Currently, channel 4 is in a stable position.

But too many people are sticking to the current situation on Channel 4.

The government is more interested in its long-term future.

And if Channel 4 wants to grow, we believe. And, as Alex embarked, it wants to grow and needs to grow. Then, at some point, you’ll soon need cash.

Without it, Channel 4 wouldn’t have the money to invest in technology and programming and wouldn’t be able to compete with the streaming giants.

So the next obvious question is where does the cash come from?

It can be behind the taxpayer or come from private investment.

And, as a general rule, our strong position is that Stockport and South End grandmas should not undertake commercial TV channel borrowing.

Instead, we can help it unleash its coveted investment.

And you can do so while protecting the part of Channel 4 that none of us want to lose.

Therefore, if you choose to continue selling, ensure that Channel 4 continues to be subject to appropriate public service obligations.

And I imagine they must be included:

… Independent news and ongoing commitment to current affairs…

… To outsource programming from an independent production department…

… And Channel 4 must continue to represent the whole country.

To be clear, the government does not agree with the false dichotomy choice between public service content and privatization. We can have both.

Channel 4 can continue to do its best to fund original, risky content like no other. And we will show you the best of the country on free TV.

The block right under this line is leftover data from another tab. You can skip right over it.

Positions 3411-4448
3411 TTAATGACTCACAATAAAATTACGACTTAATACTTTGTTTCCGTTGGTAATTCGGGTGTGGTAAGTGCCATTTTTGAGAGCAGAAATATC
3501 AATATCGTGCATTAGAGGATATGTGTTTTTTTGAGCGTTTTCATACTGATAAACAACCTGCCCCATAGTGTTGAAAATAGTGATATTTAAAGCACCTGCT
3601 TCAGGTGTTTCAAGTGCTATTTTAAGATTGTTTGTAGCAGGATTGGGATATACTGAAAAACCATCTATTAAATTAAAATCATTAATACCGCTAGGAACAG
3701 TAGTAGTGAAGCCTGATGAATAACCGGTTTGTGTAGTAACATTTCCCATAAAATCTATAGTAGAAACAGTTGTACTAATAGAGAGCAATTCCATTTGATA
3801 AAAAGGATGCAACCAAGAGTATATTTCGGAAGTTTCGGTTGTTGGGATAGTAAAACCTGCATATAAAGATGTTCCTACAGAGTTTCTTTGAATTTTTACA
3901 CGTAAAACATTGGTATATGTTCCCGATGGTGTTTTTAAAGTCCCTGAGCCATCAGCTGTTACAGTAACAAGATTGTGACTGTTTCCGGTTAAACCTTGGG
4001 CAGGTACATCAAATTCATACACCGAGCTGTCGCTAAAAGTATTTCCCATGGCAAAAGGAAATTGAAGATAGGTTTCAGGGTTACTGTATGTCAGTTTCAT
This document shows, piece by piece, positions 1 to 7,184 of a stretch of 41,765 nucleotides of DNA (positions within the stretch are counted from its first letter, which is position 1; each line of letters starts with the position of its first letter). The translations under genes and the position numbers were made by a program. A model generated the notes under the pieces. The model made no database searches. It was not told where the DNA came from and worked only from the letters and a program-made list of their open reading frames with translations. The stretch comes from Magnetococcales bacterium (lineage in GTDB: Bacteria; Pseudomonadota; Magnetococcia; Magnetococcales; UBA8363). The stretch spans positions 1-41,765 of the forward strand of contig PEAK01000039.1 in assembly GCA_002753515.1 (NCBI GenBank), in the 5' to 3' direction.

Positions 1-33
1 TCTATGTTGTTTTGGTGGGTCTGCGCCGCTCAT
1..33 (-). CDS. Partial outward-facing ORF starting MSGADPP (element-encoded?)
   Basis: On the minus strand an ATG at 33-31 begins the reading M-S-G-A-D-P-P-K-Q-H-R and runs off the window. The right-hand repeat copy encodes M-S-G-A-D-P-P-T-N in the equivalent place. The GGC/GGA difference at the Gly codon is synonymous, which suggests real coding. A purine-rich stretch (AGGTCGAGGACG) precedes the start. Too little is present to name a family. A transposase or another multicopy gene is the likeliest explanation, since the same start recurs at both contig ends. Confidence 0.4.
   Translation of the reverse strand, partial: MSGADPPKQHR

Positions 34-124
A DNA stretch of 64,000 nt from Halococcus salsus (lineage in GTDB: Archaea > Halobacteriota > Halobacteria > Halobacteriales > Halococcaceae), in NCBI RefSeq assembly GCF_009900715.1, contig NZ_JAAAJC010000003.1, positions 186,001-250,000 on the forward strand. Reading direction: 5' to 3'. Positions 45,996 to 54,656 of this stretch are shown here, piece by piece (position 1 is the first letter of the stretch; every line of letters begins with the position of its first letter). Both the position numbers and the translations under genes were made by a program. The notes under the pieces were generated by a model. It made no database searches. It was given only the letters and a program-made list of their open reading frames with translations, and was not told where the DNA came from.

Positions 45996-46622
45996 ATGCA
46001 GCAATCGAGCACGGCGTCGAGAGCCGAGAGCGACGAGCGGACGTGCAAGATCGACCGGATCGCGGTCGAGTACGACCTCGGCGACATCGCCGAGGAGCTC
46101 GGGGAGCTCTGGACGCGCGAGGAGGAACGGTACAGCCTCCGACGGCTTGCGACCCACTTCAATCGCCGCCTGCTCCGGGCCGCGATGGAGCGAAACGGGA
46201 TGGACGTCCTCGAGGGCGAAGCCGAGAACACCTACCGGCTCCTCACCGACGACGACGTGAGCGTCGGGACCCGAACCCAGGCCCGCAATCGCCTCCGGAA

I did a great job on the Paralympic broadcast. And we want it to continue its great work three years later, and for the next few years.

And I’m happy that Channel 4 was able to gather the whole country to support Emaradukanu at the US Open Final on Saturday night.

Last year we needed these national moments, and we need more of them that we can see freely.

Channel 4, with protected money transfers and deeper pockets, could bring even more in the future.

Also, avoid repeating Project Kangaroos when Channel 4, ITV and BBC Worldwide are blocked by the competition committee from launching an online platform to lead the market and grow over the years. I am strongly aware of it.

We hampered the opportunity to create a Netflix homemade alternative by sticking to what we know, rather than thinking creatively, assuming we don’t need to change.

Ten years later, the government decided not to miss the opportunity to equip British broadcasts for the next decade.

And if people disagree, the challenges to them are: Tell us how you intend to protect Channel 4 and the broader creative industries in a more equitable and sustainable way.

Standing still is not an option.

In fact, it’s self-harm.

Last but not least, that’s important.

No matter what happens or what decisions are made on Channel 4, this government does not endanger our independent production industry.

As I said at the beginning, British movies and television are booming.

Hundreds of thousands of people and thousands of families depend on the industry for their lives. For their creative realization; for their self-consciousness.

Our economy depends on our creative industries.

Our national identity depends on it.

We will continue to do everything we can to protect it.

That is the job of the government. Think about tomorrow as well as today.

Thank you very much.

John Whittingdale’s Speech to RTS Cambridge Convention 2021

SourceJohn Whittingdale’s Speech to RTS Cambridge Convention 2021